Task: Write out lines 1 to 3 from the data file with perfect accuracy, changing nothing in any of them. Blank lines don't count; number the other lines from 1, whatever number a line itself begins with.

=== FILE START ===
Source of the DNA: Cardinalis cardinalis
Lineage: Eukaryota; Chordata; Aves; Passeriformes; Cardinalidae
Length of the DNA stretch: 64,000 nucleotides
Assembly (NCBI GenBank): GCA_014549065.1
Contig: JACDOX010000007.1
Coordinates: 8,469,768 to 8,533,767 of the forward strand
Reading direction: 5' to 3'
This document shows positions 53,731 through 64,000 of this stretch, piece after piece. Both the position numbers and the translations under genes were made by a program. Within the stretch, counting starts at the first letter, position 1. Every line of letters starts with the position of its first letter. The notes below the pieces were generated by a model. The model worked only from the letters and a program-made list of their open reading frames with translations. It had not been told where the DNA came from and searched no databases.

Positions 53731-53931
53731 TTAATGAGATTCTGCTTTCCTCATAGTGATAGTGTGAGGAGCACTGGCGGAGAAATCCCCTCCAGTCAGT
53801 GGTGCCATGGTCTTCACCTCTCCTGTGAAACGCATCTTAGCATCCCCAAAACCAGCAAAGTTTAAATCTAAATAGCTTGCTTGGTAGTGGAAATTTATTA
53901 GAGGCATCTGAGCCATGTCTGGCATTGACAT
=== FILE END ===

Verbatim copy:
Source of the DNA: Cardinalis cardinalis
Lineage: Eukaryota; Chordata; Aves; Passeriformes; Cardinalidae
Length of the DNA stretch: 64,000 nucleotides